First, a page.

Aeschylus (ca. 525–456 BCE), the dramatist who made Athenian tragedy one of the world’s great art forms, witnessed the establishment of democracy at Athens and fought against the Persians at Marathon. He won the tragic prize at the City Dionysia thirteen times between ca. 499 and 458, and in his later years was probably victorious almost every time he put on a production, though Sophocles beat him at least once.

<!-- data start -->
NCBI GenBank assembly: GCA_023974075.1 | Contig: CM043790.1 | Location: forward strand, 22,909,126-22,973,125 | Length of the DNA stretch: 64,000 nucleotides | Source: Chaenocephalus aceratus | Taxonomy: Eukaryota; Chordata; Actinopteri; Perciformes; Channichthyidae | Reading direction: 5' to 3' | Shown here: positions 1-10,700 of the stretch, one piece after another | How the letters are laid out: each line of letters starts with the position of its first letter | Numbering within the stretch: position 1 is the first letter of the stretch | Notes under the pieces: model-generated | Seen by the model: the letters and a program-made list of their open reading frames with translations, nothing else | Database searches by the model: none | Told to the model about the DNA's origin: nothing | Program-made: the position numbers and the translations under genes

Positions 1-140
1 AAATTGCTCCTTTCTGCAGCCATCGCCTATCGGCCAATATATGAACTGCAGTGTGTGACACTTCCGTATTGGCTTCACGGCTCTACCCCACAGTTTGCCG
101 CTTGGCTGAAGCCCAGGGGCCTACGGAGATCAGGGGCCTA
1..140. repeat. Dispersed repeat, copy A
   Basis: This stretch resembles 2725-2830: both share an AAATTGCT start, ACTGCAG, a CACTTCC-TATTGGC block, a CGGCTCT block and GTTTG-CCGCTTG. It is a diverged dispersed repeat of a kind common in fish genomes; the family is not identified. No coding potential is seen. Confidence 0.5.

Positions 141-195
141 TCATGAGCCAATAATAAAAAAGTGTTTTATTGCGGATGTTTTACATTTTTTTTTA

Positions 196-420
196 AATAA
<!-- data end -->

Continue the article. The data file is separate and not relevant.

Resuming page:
Of his total of about eighty plays, seven survive complete. The third volume of this edition collects all the major fragments of lost Aeschylean plays.
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